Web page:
Figure 1-3 illustrates the division between the upper and lower OSI layers.
The OSI model provides a conceptual framework for communication between computers, but the model itself is not a method of communication. Actual communication is made possible by using communication protocols. In the context of data networking, a protocol is a formal set of rules and conventions that governs how computers exchange information over a network medium. A protocol implements the functions of one or more of the OSI layers. A wide variety of communication protocols exist, but all tend to fall into one of the following groups: LAN protocols, WAN protocols, network protocols, and routing protocols. LAN protocols operate at the physical and data-link layers of the OSI model and define communication over the various LAN media. WAN protocols operate at the lowest three layers of the OSI model and define communication over the various wide-area media. Routing protocols are network-layer protocols that are responsible for path determination and traffic switching. Finally, network protocols are the various upper-layer protocols that exist in a given protocol suite.
Information being transferred from a software application in one computer system to a software application in another must pass through each of the OSI layers. If, for example, a software application in System A has information to transmit to a software application in System B, the application program in System A will pass its information to the application layer (Layer 7) of System A. The application layer then passes the information to the presentation layer (Layer 6), which relays the data to the session layer (Layer 5), and so on down to the physical layer (Layer 1). At the physical layer, the information is placed on the physical network medium and is sent across the medium to System B.The physical layer of System B removes the information from the physical medium, and then its physical layer passes the information up to the data link layer (Layer 2), which passes it to the network layer (Layer 3), and so on until it reaches the application layer (Layer 7) of System B. Finally, the application layer of System B passes the information to the recipient application program to complete the communication process.
A given layer in the OSI layers generally communicates with three other OSI layers: the layer directly above it, the layer directly below it, and its peer layer in other networked computer systems. The data link layer in System A, for example, communicates with the network layer of System A, the physical layer of System A, and the data link layer in System B. Figure 1-4 illustrates this example.
One OSI layer communicates with another layer to make use of the services provided by the second layer. The services provided by adjacent layers help a given OSI layer communicate with its peer layer in other computer systems. Three basic elements are involved in layer services: the service user, the service provider, and the service access point (SAP).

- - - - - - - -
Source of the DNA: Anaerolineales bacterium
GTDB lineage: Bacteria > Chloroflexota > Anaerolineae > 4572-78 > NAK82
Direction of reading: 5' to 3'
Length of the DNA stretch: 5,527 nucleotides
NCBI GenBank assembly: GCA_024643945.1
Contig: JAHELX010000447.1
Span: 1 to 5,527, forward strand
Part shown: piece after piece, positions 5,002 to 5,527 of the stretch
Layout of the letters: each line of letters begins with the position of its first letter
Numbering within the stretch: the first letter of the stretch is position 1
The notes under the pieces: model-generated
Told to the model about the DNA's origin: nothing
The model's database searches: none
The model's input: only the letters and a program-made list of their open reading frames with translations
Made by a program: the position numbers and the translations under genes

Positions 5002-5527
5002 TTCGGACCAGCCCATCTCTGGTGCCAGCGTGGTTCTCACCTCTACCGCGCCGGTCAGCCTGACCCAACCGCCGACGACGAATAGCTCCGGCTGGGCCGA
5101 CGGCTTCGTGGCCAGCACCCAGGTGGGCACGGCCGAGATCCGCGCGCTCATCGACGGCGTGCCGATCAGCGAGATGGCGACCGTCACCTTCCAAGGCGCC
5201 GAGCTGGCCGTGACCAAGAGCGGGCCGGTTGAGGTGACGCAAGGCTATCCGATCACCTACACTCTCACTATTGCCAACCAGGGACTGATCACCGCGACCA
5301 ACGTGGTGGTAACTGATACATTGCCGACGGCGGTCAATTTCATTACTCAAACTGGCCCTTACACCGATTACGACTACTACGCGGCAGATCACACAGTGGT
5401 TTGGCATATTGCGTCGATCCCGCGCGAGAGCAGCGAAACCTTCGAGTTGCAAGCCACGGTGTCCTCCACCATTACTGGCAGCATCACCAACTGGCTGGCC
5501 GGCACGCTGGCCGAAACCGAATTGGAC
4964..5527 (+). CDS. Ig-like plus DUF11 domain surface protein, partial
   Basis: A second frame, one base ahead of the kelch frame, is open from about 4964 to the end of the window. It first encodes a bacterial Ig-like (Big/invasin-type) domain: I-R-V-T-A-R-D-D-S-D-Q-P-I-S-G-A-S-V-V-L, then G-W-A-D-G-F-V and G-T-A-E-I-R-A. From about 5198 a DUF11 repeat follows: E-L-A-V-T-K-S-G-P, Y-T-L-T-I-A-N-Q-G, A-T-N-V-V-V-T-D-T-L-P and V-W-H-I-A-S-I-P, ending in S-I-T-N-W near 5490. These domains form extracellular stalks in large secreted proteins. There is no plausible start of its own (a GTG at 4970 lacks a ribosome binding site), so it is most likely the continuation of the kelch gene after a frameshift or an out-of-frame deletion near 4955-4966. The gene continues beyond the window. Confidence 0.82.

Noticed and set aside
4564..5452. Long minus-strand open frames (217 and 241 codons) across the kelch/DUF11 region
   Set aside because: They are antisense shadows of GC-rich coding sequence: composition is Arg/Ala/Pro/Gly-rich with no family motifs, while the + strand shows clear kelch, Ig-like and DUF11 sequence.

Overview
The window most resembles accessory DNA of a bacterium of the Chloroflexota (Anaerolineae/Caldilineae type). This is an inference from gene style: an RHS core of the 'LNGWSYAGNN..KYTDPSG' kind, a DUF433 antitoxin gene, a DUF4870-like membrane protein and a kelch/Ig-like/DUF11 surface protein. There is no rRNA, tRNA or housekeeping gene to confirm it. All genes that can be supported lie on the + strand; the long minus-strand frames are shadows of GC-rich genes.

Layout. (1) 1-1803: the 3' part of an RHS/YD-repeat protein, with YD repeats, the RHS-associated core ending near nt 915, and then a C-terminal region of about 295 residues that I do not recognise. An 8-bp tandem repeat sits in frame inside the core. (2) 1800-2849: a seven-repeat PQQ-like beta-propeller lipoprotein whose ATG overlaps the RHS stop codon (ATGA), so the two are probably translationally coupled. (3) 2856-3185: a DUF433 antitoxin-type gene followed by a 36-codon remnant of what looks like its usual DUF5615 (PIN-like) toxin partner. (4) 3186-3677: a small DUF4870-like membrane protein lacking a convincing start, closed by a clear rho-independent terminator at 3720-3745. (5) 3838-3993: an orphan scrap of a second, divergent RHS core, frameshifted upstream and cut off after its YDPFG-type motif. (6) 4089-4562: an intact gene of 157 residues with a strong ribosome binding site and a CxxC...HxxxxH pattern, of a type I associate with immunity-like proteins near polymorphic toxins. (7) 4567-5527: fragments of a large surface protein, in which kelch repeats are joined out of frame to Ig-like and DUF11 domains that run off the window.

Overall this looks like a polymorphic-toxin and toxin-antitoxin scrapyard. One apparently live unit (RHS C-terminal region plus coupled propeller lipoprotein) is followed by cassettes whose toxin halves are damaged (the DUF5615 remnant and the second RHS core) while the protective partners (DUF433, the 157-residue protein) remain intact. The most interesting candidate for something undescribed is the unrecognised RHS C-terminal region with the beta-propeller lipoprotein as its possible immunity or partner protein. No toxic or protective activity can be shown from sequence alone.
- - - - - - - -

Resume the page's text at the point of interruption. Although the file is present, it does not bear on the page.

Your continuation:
In this context, the service user is the OSI layer that requests services from an adjacent OSI layer. The service provider is the OSI layer that provides services to service users. OSI layers can provide services to multiple service users. The SAP is a conceptual location at which one OSI layer can request the services of another OSI layer.
Figure 1-5 illustrates how these three elements interact at the network and data link layers.
The seven OSI layers use various forms of control information to communicate with their peer layers in other computer systems. This control information consists of specific requests and instructions that are exchanged between peer OSI layers.
Control information typically takes one of two forms: headers and trailers. Headers are prepended to data that has been passed down from upper layers.Trailers are appended to data that has been passed down from upper layers. An OSI layer is not required to attach a header or trailer to data from upper layers.
Headers, trailers, and data are relative concepts, depending on the layer that analyzes the information unit. At the network layer, an information unit, for example, consists of a Layer 3 header and data. At the data link layer, however, all the information passed down by the network layer (the Layer 3 header and the data) is treated as data.
In other words, the data portion of an information unit at a given OSI layer potentially can contain headers, trailers, and data from all the higher layers. This is known as encapsulation. Figure 1-6 shows how the header and data from one layer are encapsulated into the header of the next lowest layer.
The information exchange process occurs between peer OSI layers. Each layer in the source system adds control information to data and each layer in the destination system analyzes and removes the control information from that data.